The final tune on the EP is Sleepyhead, which I must add has been remixed several times and all are fantastic. It starts of with Kanye West-esque sampling but then swiftly dives into a sort of euphoric Japanese sounding cyber feel. It’s music to smile to. The sparkling xylophone and constant drumbeat make it an instant dancing classic.

Overall the EP has everything, and although it incorporates existing elements of music, it manages to achieve a very unique sound. It’s not quite electro, it’s not quite pop, it’s not quite indie. It’s bloomin’ superb is what it is, if you are loving the Go! Team or MGMT right now you will love this.

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Here at Amelia’s Magazine we don’t just zone in on our homegrown talent, viagra 40mg we scout our overseas counterparts in search of innovative new creatives. As always our quest bore fruit in the shape of Parisian based freelance graphic designer Sandrine Pagnoux. Living right in the centre of Paris’s artistic epicentre between The Musee Picasso and the Centre Pompidou, price Pagnoux isn’t short of artistic inspiration. It’s easy to see how this culturally diverse area manifests in Sandrine’s work.

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Her work has a distinctly raw feel that synthesises popular culture. It draws influence from the many facets of post-modernism from art, order music and literature. Sandrine is heavily influenced by music, which she claims is the core stimulus for her work, distinct favourites being the punk rock femme fatale Patti Smith and the serene obscurity of Bjork to name but a few. In conjunction with music, the works of the late Oscar Wilde are a constant influence to the romantic moodiness of Pagnoux’s work.

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Pagnouxs is not only causing a stir back home but is making waves internationally. Boasting features in such a extensive list of publications it’s hard to cram them all in. There’s Wig Magazine, Marie Claire, Zoot, Blond, and XLR8R. Her most commercial being for Le Coq Sportif Not content on conquering merely the fashion sphere Pagnoux has set her sites further a field recently doing in advertising, publishing and record labels.

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Sandrine’s work is a myriad of multi media, fusing calligraphy, photography and illustration to create pieces that exude urban cool. The pieces have a distinct textural quality that insinuates an almost two dimensional feel to her work. Her work evokes a sense of reality that isn’t over polished, it’s intuitive often violent and authentic.

With such an innovative approach to illustration and ability to adapt her skills to so many facets of design, I think it’s safe to say we haven’t seen the last of Sandrine Pagnoux. I think this lady has got a whole lot more hidden up her sleeve.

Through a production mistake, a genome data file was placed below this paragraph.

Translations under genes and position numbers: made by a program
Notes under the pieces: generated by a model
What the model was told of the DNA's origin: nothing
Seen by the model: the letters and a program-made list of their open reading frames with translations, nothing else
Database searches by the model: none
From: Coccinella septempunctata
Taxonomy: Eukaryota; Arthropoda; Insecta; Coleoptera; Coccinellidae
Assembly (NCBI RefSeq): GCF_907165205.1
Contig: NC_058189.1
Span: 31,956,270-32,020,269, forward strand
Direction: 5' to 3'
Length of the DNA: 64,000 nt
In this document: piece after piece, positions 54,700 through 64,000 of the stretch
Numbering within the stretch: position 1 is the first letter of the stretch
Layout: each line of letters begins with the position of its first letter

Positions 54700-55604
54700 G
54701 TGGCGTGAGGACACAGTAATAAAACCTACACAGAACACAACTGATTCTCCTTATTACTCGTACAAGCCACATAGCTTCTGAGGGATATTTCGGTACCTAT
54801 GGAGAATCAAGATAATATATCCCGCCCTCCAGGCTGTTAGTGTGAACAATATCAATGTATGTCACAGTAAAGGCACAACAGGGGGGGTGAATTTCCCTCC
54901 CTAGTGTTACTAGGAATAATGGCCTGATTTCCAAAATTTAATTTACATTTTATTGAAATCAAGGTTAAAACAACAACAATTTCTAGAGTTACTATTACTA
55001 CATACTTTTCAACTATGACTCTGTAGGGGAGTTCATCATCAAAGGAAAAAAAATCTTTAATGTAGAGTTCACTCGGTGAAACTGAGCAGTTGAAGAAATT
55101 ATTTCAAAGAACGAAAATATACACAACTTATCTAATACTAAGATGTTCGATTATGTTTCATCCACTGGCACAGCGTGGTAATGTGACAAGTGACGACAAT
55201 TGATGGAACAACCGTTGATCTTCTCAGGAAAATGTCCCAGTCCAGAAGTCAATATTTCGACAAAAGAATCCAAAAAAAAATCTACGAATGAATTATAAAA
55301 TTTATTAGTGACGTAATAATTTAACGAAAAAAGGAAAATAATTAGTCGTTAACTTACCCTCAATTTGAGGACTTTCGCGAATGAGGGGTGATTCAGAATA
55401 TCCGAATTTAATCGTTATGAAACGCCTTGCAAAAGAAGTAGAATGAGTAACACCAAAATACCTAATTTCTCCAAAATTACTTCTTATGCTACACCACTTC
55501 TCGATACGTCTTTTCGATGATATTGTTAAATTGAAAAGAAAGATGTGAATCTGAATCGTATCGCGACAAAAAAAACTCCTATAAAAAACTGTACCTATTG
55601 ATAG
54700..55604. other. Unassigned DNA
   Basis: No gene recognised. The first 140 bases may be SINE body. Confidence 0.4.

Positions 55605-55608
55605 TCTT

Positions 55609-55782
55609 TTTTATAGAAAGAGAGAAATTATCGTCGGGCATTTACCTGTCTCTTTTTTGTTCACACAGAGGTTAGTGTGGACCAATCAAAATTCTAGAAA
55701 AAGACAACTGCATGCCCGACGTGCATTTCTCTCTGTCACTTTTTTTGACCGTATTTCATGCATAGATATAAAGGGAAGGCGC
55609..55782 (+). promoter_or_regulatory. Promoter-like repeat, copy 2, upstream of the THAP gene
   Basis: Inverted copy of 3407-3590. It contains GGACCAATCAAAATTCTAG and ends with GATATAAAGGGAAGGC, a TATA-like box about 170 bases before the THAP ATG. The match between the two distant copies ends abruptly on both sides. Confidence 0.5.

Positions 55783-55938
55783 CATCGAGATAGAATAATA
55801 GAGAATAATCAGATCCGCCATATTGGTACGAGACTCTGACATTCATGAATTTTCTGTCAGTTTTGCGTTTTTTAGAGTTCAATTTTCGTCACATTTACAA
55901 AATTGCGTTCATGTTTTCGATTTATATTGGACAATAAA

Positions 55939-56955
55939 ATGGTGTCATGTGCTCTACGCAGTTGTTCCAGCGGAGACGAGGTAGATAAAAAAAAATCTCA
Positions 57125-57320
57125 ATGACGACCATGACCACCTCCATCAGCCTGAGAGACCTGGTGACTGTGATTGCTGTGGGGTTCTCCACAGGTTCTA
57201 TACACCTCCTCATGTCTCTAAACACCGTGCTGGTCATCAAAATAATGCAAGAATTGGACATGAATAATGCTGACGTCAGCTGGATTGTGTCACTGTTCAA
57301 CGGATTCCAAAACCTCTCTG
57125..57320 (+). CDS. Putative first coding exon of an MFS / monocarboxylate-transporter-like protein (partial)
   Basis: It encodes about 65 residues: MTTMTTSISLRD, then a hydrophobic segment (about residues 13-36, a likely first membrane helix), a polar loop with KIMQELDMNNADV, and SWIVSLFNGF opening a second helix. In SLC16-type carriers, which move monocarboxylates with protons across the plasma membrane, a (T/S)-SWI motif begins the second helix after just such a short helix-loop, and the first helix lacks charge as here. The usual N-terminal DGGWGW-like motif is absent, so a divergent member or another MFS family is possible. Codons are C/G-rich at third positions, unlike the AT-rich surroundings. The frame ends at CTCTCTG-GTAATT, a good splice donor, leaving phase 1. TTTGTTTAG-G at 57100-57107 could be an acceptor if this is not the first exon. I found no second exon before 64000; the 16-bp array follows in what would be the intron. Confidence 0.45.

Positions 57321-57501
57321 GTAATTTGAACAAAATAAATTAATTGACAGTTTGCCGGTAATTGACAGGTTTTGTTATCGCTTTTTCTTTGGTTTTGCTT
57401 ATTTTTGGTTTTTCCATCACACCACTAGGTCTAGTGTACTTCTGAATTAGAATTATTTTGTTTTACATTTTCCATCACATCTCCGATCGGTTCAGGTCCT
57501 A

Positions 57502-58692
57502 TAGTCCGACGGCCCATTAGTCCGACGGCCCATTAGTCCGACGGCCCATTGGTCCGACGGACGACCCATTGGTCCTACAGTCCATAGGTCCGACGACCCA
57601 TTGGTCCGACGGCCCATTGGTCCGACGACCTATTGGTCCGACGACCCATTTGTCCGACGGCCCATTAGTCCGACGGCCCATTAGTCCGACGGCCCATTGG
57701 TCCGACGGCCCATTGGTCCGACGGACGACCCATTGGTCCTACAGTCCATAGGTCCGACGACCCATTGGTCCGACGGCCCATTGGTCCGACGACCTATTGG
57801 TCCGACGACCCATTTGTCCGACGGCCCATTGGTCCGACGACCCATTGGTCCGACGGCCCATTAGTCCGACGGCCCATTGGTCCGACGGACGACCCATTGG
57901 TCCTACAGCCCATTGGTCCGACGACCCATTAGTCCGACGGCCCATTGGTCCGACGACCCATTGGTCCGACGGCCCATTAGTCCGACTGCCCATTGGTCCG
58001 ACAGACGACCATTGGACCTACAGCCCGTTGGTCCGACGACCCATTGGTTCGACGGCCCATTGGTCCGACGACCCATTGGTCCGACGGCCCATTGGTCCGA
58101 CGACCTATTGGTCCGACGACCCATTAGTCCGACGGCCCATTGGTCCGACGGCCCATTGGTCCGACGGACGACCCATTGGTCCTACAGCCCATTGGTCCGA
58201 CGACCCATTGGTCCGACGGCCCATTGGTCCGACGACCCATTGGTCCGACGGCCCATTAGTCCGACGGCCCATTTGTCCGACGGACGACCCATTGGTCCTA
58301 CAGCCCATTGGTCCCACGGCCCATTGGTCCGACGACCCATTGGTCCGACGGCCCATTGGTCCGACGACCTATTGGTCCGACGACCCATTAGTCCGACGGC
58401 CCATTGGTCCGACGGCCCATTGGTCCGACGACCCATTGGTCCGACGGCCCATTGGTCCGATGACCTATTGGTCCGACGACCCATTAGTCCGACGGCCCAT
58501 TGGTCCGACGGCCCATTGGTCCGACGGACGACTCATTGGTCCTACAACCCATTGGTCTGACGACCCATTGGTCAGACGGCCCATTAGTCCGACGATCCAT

Categories ,Fashion, ,Illustrator, ,Sandrine Pagnoux

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Amelia’s Magazine | Diptyque Candles

Bands like Okkervil River are eminently missable. They’re so redolent of a slew of others, pill more about and if you’re not on friendly terms with their songs they’ll pass you by like so much jaunty, information pills pleasant Americana. They’re also a great illustration of why you should persist with music.

And that’s not some pious, try rockist view meaning you’ve got to put down what you’re reading, sit up, and pay complete attention. It’s just good to give things a chance to get beyond your initial scrobbler – which makes quickfire connections, comparisons and judgments based on an increasingly convergent shared knowledge-bank of 50 years of pop. It’s about checking in music’s hiding places for that spark that turns a casual recommendation from a friend into your favourite album of the year.

You need to listen to Okkervil River because the real star attraction is the lyrics of Will Sheff. Like a Prozac-ed Conor Oberst words tumble out of him in stanzas, cascading, beautifully chosen, but always controlled. “Although I put my lips to your face / trying to push his kiss out of its place / although my heart started to race / now it has slowed / I’ll let it go,” he sings on ‘Song Of Our So-Called Friend’.

Behind him five guys playing the alt-country instruments you’d expect stay out of the way. Childlike drummer Travis Nelson (who has excellent wiry drummer’s hair) and keyboardist and trumpeter Scott Bracket sing along with every word, like their own band’s biggest fans.

Six members is often a bad, self-indulgent idea but OR’s are always serving and augmenting their songs. The slow-burning ‘The President’s Dead’ segues masterfully into ‘Black’, which is a pretty straightforward three chord stomper but when Okkervillised it comes out yearning, wistful and layered. They’re like “partytime!” Wilco, Being There-era. There’s a touch of Arcade Fire in their scope and ear for an epic. This sometimes skirts too close to hokey, but with lyrics as good as Sheff’s they’ve earned their slide guitar solos.